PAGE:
Norma and friends, the method tom lehmann is using is to actually top the pizza, then cook it on the grill as if it were a normal pizza. I am sure it makes a good pizza, although I worry about a serious gum layer. Having never tried that method I am not sure, but the methods I am talking about are what is done at Al Forno in providence RI, which is where the grilled pizza was first introduced (to the US in a restaurant at least), and where it has definitely been perfected. I put it right up there with my top 10 favorite pizzerias in the US, and it is something I wish everyone could try.
Hotsawce The grill is as hot as they can get it. I am no expert, but it seems that after trying both that lump hardwood charcoal seems to burn a little cooler than normal kingsford type charcoal. Because of this it is really important to keep the coals burning red hot. If they turn too grey the heat seems to go down on my grill.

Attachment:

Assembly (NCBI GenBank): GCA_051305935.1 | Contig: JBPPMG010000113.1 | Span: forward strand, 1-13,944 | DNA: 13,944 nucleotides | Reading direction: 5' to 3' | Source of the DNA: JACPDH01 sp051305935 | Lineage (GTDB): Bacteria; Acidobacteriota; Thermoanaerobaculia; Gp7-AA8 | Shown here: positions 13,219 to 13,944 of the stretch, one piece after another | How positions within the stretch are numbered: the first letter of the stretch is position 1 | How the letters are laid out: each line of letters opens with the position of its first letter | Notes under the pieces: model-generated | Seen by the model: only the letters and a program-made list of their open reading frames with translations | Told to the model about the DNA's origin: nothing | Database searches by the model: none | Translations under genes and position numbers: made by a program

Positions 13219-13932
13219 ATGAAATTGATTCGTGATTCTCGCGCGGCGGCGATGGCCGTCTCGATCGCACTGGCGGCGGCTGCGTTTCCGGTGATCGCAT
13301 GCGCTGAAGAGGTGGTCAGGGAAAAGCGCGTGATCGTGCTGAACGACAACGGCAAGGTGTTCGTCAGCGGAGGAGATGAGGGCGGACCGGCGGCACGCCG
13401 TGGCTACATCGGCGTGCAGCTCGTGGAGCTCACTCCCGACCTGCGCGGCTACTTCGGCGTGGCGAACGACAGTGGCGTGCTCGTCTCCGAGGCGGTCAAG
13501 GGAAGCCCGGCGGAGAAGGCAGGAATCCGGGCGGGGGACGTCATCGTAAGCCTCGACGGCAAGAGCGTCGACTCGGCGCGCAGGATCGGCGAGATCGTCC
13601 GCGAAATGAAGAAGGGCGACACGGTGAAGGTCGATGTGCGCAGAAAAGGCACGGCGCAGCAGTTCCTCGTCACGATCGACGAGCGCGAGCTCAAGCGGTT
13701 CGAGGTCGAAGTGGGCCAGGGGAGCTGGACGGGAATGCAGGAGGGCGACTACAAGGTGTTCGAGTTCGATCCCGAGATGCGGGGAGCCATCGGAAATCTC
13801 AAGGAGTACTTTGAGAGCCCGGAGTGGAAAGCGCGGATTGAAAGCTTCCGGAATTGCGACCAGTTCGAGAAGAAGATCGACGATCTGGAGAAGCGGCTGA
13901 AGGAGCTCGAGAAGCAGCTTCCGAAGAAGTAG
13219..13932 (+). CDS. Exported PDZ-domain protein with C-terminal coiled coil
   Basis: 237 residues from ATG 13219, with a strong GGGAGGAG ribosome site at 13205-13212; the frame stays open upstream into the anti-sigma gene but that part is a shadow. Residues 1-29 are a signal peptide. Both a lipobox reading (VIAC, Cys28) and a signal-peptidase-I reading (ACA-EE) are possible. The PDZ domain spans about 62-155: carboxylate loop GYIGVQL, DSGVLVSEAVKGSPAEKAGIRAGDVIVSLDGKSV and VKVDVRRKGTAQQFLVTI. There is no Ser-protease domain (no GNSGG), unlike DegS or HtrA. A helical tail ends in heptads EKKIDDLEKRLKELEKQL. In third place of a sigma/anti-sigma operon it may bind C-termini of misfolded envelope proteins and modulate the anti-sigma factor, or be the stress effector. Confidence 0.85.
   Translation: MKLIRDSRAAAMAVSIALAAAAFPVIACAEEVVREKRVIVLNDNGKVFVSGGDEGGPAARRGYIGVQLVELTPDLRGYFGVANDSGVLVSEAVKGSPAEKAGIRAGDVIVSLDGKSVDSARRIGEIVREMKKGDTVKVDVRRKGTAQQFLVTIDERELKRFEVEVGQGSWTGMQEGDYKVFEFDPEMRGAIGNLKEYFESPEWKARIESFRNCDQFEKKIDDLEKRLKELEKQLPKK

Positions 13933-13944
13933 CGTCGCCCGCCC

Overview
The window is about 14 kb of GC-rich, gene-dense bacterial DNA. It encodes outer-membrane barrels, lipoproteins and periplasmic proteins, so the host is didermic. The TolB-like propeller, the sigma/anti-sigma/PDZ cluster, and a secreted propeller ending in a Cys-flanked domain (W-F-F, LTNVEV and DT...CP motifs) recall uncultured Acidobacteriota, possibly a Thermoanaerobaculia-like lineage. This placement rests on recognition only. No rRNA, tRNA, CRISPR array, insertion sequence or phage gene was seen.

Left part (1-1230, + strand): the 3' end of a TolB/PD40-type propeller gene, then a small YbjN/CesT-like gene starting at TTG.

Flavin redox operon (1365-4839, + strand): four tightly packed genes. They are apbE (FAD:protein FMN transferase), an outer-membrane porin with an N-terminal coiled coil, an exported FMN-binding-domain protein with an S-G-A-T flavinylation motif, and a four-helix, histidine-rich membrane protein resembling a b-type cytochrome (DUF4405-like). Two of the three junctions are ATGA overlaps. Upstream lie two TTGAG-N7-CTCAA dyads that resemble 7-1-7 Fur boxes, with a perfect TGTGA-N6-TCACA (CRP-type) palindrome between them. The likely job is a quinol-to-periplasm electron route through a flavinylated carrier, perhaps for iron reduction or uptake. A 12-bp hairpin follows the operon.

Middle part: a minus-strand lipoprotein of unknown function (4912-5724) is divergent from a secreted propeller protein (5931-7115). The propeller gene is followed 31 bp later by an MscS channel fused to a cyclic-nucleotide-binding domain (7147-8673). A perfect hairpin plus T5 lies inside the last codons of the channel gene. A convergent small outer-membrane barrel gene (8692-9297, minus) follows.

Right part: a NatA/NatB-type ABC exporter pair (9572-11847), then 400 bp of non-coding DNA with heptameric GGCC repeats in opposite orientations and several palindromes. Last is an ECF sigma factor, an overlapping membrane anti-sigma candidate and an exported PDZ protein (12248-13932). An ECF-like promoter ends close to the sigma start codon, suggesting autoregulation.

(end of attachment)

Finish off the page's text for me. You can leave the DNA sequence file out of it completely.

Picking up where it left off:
I am sure you can use any size dough ball you want to. I make large pizzas because my grill is over sized. Just be careful that its not too too thin, or it gets too crackery (for my tastes).
When I mentioned par cooking, I was referring to things such as sausage, onions, or any of the toppings that go on the pizza. The method I use for the dough is what is used at al forno, and there the pizza dough is put on the grill for a minute, flipped, toppings are very quickly applied, and the pizza is pulled off after a short stay on the grill. It also works to use a lower temperature, but as most of us have learned, a faster pizza can yield a different crust texture which is preferred by some. If you want a crispier pizza it is possible to do a slower bake and that works great too.
Good luck everyone!